Summer Wine On-line

Welcome to the official web site of the Summer Wine Appreciation Society, in partnership with Holmfirth Web. This is our tribute to the world's longest-running TV comedy series which is filmed in the Holme Valley, and surrounding villages.

Roy Clarke
The shot of writer Roy Clarke from the 1970s article. The caption says: "Sitting comfortably in his study. Roy Clarke's scripts are written in pencil - a local typist produces the finishes manuscripts."



Many thanks for the superb e-mail revealing interesting details about Roy Clarke, writer of the famous Last of the Summer Wine series, filmed in the Holme Valley. There are some fascinating insights into Roy plus his thoughts on Holmfirth as the location for the hit series. The notes are taken from a profile on Roy, which is believed to have appeared in a BBC house magazine in the late-1970s. The article - plus a photo attachment of Roy - was sent in by Jason Spears, who was connected with the filming in the very early days. Many thanks again for the details. Read the revealing story on our popular Summer Wine On Line section. Not many people know this. But the article revealed that Roy was a former policeman near Sheffield…and also penned the popular 1970s sitcom PC Penrose!

Here are some of the details from the original 1970s feature, edited down for space reasons:

Roy started his writing career with novels but changed course when a police thriller was accepted by BBC Radio. Alan Ayckbourn, now a famous playwright, worked for the BBC at the time and was Roy's first producer.

Breaking into the TV scene came in the late 1960s when he was part of a team writing the popular Troubleshooters TV series. Remember that? One of the characters in the series later formed the basis for the 13-part serial The Misfit, featuring Ronnie Fraser, and had a strong following. When the BBC invited him to write a situation comedy based on three elderly men, he admits he was stumped at first. "It was only when I realised that three old men could have the same feelings and thoughts as three young men did the comic element surface as Last of the Summer Wine." Locations for the filming of the series were eventually made at Holmfirth after Barry Took had finished a documentary in the district and recommended the area to the "Summer Wine" producer. Roy said: "Holmfirth was a place I had visited only once in my life, curiously for an X-ray at the Memorial Hospital when I joined the West Riding Constabulary in 1952. I went to take another look and found it provided an excellent contrast between industry and beautiful countryside," said Roy. Roy joined the police after his National Service in the army when he was posted to Rotherham Division, near Sheffield. He resigned in 1954 to enter the teaching profession. "My main ambition was to be a writer. For years I half-finished things but it wasn't until I really disciplined myself that things begin to come together properly. "It's important as well for a writer to get back to the grass roots. I like to link my characters with someone, to have a point of reference. "The irritating thing is that life is far more extravagant and things happen in real life which no writer could get away with." Despite the success of Summer Wine, Roy refuses to move to London but prefers to commute from his home, a house he has converted from an old mill near Goole. His own preference in comedy? Roy confessed to enjoying Hancock, Dad's Army and It Ain't Half Hot, Mum!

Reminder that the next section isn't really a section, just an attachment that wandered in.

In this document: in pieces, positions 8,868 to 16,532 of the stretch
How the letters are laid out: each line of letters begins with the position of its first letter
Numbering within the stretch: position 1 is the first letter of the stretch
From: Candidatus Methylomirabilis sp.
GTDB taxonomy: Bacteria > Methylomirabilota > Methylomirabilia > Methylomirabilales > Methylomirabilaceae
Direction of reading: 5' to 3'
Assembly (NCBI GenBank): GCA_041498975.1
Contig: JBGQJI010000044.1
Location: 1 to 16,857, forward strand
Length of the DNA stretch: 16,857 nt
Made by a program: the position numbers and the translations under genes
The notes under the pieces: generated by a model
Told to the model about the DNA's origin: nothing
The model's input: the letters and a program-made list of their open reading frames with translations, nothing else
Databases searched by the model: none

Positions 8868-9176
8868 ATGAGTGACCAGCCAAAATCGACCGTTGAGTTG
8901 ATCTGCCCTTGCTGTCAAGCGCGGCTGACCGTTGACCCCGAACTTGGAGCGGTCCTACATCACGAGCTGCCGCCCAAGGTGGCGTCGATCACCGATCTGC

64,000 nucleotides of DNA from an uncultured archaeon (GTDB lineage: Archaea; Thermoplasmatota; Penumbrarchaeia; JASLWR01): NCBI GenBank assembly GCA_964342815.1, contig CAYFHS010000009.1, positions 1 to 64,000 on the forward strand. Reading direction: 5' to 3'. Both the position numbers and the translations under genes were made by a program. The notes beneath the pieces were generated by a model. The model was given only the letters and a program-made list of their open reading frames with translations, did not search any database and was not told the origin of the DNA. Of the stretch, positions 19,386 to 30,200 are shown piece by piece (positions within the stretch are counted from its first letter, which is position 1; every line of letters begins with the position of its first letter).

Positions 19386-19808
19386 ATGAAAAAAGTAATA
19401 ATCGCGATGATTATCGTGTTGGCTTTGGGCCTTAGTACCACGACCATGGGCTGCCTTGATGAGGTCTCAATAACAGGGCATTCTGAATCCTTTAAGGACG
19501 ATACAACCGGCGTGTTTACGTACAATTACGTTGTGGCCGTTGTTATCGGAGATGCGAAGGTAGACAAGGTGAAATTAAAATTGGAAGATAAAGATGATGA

Reproduced by kind permission of Summer Wine Appreciation Society.

Roy was born in 1930 and has one son and one daughter. Former soldier, salesman, policeman, teacher and part-time taxi driver. Started writing for radio with two thriller series (both produced by Alan Ayckbourn) and a single play "The World of Miss Edwina Finch's Cat". First TV work was an episode of "The Troubleshooters" (BBC) which introduced a character he was later to develop for the series "The Misfit" (ATV), which won the Writers' Guild Best Series Award 1970. He received the Royal Television Society's Award in 1975. Also wrote a single play for ATV called "The Bass Player and the Blonde" 1977. He won the Pye Television Award 1982 and is an Hon. DLitt. at the University of Bradford. He has also been given the Freedom of Doncaster. He had previously written a number of short comic character sketches for Ronnie Barker. His hobbies are reading and watching nature.

His much acclaimed TV series have included:


Last of the Summer Wine 1971 to present time
Open All Hours 4 series 1976 - 1985
Rosie  1975 - 1981 (first series was titled The Growing Pains of PC Penrose)
Potter 1979 - 1980 with Arthur Lowe. 1983 with Robin Bailey
"The Magnificent Evans 1984 with Ronnie Barker
The Clairvoyant 1986 with Roy Kinnear
The Misfit 1981 with  Ronald Fraser
Mann's Best Friends 1985 with Fulton Mackay
First of the Summer Wine 1988 - 1989
The Sharp End 1991 with Gwen Taylor
Don't Tell Father 1992 with Tony Britton and Susan Hampshire
Ain't Misbehaving 1994 - 1995 with Nicola Pagett and Peter Davison
Keeping up Appearances 1990 to present time with Patricia Routledge
Spark 1997 with James Fleet and Jan Francis


© 2000 Area5. The Summer Wine On-Line web site brought to you by Area5 Public Relations, Holmfirth. Thanks to everyone who has contributed material to this web site, including Colin Frost, of Side's Café, Holmfirth.